Psychiatric Tales From the Source

Posted by on January 12th, 2011 at 1:34 PM

Published by UK publisher Blank Slate Books Psychiatric Tales is a collection of stories chronicling and explaining various mental illnesses. Underground artist Daryl Cunningham, having worked as both a psychiatric and care nurse, sheds light on disorders that all too often are grossly misunderstood or of which the effects are under- or over-exaggerated. His own bout with a severe depression delivers an insight that goes beyond any medical experience and often grounds the stories with humanity and discernment.
Dealing with a broad area of mental illnesses like schizophrenia, depression, bipolar disorder etc, Cunningham not only delves into the way these people are cared for but also distinctly specifies which illnesses are caused by physical factors like a malfunctioning in the neural transmitters and which are due to environment (family, upbringing, social situation) or a combination of both. It is an approach that I can only applaud; to look at this subject so concise and to the point, involving both the sufferer and those surrounding him is one of the main strengths of the book.

I don’t know exactly what the state of the psychiatric care is in the UK or how the medical field is perceived by the general populace there but judging from the complaints Cunningham brings forth in the book, there’s still more than enough room for education surrounding the subject matter. In Belgium, psychiatric care is at a reasonably high level and the level of knowledge involved in the general populace is also quite high I think (just wish the government would subsidise it more). Therefore the book will appeal to certain strata of the populace more than others.


What works against a truely smooth reading experience though is the didactic undertone. Told by a first person narrator – Darryl Cunningham himself – I often found myself taken out of the tales presented (or the diseased focused on, as you prefer) due to the storytelling choice. Oftentimes it spoke to me more as a sort of standard text book on cases chronicled with the added flair of visual storytelling. Cunningham often rectifies the didactic tone by playing with the panel crops and page layouts but overall this was something that disturbed me.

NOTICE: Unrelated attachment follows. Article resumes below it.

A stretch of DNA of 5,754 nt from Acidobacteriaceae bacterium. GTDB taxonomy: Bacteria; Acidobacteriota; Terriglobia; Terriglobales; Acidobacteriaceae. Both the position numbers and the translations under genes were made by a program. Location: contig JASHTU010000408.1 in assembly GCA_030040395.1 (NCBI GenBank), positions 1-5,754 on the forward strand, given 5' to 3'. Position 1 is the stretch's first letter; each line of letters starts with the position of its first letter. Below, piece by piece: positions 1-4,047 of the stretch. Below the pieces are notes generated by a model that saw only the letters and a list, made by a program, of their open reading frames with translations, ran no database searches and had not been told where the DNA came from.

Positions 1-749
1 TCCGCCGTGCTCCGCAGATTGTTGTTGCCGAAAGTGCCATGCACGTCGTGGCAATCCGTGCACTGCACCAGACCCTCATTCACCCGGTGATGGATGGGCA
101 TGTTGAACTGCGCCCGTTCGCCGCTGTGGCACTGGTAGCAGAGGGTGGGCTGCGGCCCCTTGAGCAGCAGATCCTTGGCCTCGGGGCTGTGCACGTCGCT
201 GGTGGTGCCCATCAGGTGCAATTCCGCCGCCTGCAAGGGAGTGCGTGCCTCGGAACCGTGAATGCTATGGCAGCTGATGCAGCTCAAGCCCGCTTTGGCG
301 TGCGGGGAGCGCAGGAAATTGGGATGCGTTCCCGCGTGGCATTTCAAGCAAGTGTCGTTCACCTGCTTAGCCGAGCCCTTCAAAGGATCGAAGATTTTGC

The drawing style of Darryl Cunningham is angular and cartoony supporting a high contrast black and white approach. His often almost iconic drawings are sometimes interspersed with details of photographs, their black and white levels driven to extremes. Panel backgrounds are most often in black with white lines slashing the black forming context like a room, furniture, rain etc.

It is an interesting approach and I find myself wondering about his intent. Drowning the interiors in black certainly brings out a sort of depressing and moody atmosphere but it could be argued if this is the effect he should be going for. Not that the book should be all Bambi eyes and joy of spring but he often elaborates on common misconceptions thereby shedding light on various mental illnesses like cutters and anorexic patients so maybe it would have been a good idea to also literally shed some light on the drawings. This is however, a personal side remark. Cunningham certainly produces some beautiful work here with a good eye for panel layouts that enhance the effects of the illnesses discussed. His characters are immediately recognizable even with a minimum of lines and his layouts are often direct, effective and just utterly charming.

Playing with the black and white medium is a technique that is used often in the book and especially effective in the final chapter ‘How I lived again’ (see the image example below this paragraph).  Cunningham reveals his inner struggles and lays it all bare before the reader, chronicling his own battle with a severe depression. While the chapter starts out very dark with even buildings and environment in negative, white lines on black background; gradually white becomes more the norm in the course of this story dealing with Cunningham finding a renewed interest in life and in himself.

Knowledge is power as they say but it also is wisdom. Reading Psychiatric Tales can be a very cathartic process and certainly enriches your understanding of your fellow human beings. Psychiatric Tales educates and entertains at the same time but most importantly, Darryl Cunningham delivers insights into human nature and shows us that understanding equals empathy and acceptance. And for that aspect alone, Psychiatric Tales is a must read book.

Psychiatric Tales by Darryl Cunningham is published by Blank Slate Books. It is a hardcover counting 150 pages in B&W and retails for £ 11.99.


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